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Mon 11 December 2017

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When pilgrims undertake the hajj journey, they follow in the footsteps of millions before them. Nowadays hundreds of thousands of believers from over 70 nations arrive in the Kingdom of Saudi Arabia by road, sea and air every year, completing a journey now much shorter and in some ways less arduous than it often was in the past.

As the religion of Islam rapidly spread across the world from Indonesia and China in the far east to Spain, Morocco and West Africa in the west, pilgrims from countries like Indonesia or Morocco could entail round-trip journeys of 10,000 miles. Hajj often was a dangerous undertaking, involving arduous travel over great distances and rough terrain, at the mercy of storms, robbers and political unrest.
Some came by boat, braving the Red Sea, the Black Sea, the Mediterranean Sea, the Arabian Sea and the Persian Gulf. Others spent months in camel caravans slowly crossing great tracts of land. Actually, until the 19th century, pilgrims traveling the long distance to Makkah were usually part of a caravan. The most important pilgrimage caravans were the Egyptian which formed in Cairo, the Syrian which after 1453 started at Istanbul, gathering pilgrims along the way, and proceeded from Damascus to Makkah, the Maghribi (the trans-Saharan route), the Sudanese (the sub-Saharan, savanna route), the Persian one, and the one from Iraq which set out from Baghdad.

Regarding the route from Sudan, the first pilgrims arrived in Mecca already in the twelfth century and their number grew in the course of time. The usual route was to travel through Tunis, Tripoli, or Cairo, which were not only remarkable centres of Islamic learning but also meeting points of Western and Islamic civilizations with permanent European settlements. Moreover, many of the African pilgrims extended their travels to the important cities of the Middle East: Jerusalem, Damascus, Baghdad and occasionnally even to Constantinople.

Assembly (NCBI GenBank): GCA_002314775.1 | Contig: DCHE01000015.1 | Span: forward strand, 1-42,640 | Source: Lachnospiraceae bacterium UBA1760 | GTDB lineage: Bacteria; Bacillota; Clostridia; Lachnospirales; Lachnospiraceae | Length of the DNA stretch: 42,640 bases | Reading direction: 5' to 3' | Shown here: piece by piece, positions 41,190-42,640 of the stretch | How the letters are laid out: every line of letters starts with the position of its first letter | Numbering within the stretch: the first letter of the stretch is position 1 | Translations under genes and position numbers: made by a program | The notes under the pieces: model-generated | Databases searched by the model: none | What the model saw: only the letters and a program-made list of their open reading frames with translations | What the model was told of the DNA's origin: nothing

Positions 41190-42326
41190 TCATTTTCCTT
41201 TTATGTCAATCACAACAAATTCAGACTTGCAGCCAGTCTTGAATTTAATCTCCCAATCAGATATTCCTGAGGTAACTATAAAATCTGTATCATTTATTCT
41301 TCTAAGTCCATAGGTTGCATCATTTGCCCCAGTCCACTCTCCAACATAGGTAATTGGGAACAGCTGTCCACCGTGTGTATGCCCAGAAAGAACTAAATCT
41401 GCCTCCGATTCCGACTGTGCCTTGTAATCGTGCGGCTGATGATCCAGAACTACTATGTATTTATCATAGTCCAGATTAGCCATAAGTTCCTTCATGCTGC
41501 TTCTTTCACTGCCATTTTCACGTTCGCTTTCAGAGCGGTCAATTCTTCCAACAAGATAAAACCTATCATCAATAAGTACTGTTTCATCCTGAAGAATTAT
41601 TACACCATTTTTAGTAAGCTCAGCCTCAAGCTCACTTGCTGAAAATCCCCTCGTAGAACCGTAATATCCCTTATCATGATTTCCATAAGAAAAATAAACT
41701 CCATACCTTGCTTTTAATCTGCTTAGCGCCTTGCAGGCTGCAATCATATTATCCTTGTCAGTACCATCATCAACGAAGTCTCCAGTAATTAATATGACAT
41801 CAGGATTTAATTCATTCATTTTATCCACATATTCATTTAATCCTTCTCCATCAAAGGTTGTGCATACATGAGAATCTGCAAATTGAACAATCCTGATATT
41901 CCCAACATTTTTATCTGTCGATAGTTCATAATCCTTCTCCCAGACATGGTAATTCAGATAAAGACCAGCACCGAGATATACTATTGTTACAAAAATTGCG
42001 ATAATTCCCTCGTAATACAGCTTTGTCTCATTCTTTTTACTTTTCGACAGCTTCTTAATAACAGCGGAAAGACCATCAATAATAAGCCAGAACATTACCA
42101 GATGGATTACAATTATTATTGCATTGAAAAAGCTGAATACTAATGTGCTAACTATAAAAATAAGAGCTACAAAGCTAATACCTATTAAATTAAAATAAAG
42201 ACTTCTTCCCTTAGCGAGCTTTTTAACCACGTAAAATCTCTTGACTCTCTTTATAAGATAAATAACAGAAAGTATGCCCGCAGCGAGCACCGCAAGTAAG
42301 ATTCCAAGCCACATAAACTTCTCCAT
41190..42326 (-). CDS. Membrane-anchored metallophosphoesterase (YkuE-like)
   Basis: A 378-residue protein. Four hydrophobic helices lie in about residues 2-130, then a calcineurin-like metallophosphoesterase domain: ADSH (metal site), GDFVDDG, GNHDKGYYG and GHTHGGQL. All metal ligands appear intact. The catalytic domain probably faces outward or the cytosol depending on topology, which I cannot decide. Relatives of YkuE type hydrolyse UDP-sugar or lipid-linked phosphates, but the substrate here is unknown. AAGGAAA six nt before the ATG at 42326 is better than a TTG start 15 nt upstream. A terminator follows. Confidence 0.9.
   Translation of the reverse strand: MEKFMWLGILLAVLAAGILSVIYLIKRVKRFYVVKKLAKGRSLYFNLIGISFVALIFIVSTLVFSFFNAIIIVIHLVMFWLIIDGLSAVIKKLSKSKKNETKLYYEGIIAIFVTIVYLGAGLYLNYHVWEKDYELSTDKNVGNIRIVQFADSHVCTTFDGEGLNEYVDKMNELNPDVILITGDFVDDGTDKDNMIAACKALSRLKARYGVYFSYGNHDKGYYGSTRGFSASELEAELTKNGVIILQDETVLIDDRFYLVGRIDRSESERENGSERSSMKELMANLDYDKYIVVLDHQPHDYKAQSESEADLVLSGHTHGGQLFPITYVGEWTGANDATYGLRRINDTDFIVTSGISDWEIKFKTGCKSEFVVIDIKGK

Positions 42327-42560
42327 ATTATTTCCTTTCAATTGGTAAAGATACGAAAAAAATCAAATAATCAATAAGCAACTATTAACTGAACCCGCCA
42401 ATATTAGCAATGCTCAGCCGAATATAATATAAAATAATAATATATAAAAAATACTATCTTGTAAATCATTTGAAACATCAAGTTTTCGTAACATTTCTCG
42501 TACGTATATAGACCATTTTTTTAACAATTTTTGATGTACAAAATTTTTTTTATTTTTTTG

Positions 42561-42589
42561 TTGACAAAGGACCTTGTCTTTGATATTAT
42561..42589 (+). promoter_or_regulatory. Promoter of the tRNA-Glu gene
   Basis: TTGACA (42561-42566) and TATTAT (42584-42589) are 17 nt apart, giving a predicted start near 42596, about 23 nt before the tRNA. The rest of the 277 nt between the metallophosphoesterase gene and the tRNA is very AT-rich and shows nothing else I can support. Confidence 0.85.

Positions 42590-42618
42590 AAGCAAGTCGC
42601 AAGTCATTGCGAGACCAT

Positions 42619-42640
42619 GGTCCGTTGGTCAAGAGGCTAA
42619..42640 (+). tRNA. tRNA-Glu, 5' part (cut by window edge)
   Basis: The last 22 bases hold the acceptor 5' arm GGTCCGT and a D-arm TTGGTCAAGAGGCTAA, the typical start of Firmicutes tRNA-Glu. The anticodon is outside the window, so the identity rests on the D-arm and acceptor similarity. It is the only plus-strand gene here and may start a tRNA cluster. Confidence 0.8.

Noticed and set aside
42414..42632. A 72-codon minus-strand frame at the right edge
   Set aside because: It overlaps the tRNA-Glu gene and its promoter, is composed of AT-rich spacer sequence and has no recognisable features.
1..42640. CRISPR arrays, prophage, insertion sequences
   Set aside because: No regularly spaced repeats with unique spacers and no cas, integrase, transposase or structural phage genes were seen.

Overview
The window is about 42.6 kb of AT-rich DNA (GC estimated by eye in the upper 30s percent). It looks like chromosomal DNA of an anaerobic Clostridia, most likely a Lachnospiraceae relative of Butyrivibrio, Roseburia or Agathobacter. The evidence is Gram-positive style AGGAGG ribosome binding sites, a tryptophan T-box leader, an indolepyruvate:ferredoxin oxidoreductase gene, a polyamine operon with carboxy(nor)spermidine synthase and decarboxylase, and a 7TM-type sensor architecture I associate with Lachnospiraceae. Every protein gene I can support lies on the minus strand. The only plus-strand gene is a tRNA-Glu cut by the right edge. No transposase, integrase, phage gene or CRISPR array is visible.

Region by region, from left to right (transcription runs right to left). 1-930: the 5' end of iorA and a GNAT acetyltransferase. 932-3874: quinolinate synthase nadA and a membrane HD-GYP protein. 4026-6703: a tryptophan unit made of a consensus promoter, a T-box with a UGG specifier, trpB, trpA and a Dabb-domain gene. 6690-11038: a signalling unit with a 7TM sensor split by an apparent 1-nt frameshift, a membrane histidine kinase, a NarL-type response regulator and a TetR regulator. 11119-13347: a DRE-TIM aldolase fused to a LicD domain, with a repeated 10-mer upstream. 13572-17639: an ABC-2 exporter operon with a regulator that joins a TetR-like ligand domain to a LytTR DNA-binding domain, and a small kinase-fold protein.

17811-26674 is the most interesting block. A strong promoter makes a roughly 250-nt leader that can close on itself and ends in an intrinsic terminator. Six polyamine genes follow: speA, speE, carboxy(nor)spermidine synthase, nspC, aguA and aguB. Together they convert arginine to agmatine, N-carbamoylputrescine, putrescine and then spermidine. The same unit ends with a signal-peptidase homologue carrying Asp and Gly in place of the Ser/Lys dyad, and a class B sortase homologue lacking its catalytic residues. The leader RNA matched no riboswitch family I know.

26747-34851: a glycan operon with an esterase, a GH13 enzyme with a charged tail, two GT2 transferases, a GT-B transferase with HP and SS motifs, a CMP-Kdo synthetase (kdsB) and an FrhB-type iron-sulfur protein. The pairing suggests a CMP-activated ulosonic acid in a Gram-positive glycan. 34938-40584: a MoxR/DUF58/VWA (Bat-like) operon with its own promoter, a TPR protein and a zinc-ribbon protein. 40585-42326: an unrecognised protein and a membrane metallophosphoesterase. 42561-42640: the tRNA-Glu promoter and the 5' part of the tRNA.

As the hajj journey took months if all went well, pilgrims carried with them the provisions they needed to sustain them on their trip. The caravans were elaborately supplied with amenities and security if the persons traveling were rich, but the poor often ran out of provisions and had to interrupt their journey in order to work, save up their earnings, and then go on their way. This resulted in long journeys which, in some cases, spanned ten years or more. Travel in earlier days was filled with adventure. The roads were often unsafe due to bandit raids. The terrain the pilgrims passed through was also dangerous, and natural hazards and diseases often claimed many lives along the way. According to an historian:

"Some pilgrims invariably (bound to happen; without varying from the usual pattern) perished (died) along the way... from exposure [to the sun], thirst, flash flood, epidemic (sickness), or even attack by local nomads, who seldom hesitated to disrupt the Sacred Journey for what it might bring them in plunder (money and goods taken by robbers). In 1361, 100 Syrian pilgrims died of extreme winter cold; in 1430, 3000 Egyptians perished of heat and thirst."
(Source: Dunn, p. 67: Adventures of Ibn Battuta).
Thus, the successful return of pilgrims to their families was the occasion of joyous celebration and thanksgiving for their safe arrival.



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